The deal was signed by Vasily Vasiliev, vice rector of North-Eastern Federal University of the Sakha Republic, and controversial cloning pioneer Hwang Woo-Suk of South Korea's Sooam Biotech Research Foundation, on Tuesday.
Hwang was a national hero until some of his research into creating human stem cells was found in 2006 to have been faked. But his work in creating Snuppy, the world's first cloned dog, in 2005, has been verified by experts.
Stem cell scientists are now setting their sights on the extinct woolly mammoth, after global warming thawed Siberia's permafrost and uncovered remains of the animal.
South Korean scientist Hwang Woo-Suk (L) and Vasily Vasiliev (R), vice director of North-Eastern Federal University of Russia's Sakha Republic, exchange agreements during a signing ceremony on joint research at Hwang's office in Seoul. The research collaboration agreement will help Russian and S.Korean scientists to recreate a woolly mammoth which last walked the earth some 10,000 years ago.
Sooam said it would launch research this year if the Russian university can ship the remains. The Beijing Genomics Institute will also take part in the project.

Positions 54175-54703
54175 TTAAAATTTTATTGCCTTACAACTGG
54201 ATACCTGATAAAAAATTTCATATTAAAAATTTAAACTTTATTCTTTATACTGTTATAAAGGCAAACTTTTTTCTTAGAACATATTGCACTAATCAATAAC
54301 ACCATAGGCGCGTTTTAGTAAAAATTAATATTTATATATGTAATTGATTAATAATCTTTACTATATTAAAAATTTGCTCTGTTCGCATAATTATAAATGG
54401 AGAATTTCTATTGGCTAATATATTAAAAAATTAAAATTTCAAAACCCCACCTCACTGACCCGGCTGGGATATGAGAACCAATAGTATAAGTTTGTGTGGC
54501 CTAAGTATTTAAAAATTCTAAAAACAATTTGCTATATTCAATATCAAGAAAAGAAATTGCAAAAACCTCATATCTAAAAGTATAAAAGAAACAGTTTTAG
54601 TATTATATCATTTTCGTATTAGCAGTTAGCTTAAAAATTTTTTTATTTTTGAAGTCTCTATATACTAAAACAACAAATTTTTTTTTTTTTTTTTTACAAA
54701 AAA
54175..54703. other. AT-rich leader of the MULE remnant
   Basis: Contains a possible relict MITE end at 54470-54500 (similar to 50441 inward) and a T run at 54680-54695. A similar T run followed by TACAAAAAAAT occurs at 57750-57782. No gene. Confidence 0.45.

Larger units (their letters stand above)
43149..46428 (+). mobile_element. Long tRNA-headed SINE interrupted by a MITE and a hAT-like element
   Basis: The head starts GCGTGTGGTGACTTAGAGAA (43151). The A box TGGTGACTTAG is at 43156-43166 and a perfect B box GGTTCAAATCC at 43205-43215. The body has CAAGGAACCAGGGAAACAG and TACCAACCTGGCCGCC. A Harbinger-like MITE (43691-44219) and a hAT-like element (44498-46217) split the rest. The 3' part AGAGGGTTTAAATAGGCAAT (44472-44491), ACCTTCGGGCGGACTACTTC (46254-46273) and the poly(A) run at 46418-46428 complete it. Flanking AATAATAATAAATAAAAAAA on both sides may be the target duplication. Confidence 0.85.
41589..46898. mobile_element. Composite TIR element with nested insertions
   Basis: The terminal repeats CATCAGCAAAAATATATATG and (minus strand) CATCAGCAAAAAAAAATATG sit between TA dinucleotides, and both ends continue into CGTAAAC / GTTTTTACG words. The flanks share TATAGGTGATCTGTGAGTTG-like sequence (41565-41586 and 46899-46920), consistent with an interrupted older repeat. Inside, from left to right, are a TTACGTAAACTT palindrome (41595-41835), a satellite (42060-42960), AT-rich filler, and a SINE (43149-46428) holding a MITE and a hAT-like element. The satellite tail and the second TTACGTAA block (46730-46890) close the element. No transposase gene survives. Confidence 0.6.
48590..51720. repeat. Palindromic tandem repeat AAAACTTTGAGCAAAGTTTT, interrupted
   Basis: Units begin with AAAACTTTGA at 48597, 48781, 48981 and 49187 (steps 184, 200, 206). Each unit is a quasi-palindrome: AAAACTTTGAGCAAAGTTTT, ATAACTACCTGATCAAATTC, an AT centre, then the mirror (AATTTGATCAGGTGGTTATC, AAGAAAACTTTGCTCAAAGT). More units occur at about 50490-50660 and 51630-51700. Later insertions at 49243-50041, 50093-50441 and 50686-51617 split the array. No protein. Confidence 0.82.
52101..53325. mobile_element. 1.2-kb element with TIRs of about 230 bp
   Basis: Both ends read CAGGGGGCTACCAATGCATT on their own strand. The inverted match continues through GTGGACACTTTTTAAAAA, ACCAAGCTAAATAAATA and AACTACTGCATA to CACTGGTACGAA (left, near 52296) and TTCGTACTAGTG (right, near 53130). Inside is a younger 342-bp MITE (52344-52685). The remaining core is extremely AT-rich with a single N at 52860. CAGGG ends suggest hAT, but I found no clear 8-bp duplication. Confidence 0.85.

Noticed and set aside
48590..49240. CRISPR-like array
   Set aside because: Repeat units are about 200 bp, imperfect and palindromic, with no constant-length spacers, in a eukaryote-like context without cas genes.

The South Korean foundation said it would transfer technology to the Russian university, which has already been involved in joint research with Japanese scientists to bring a mammoth back to life.
"The first and hardest mission is to restore mammoth cells," another Sooam researcher, Hwang In-Sung, told AFP. His colleagues would join Russian scientists in trying to find well-preserved tissue with an undamaged gene.
By replacing the nuclei of egg cells from an elephant with those taken from the mammoth's somatic cells, embryos with mammoth DNA could be produced and planted into elephant wombs for delivery, he said.
Sooam will use an Indian elephant for its somatic cell nucleus transfer. The somatic cells are body cells, such as those of internal organs, skin, bones and blood.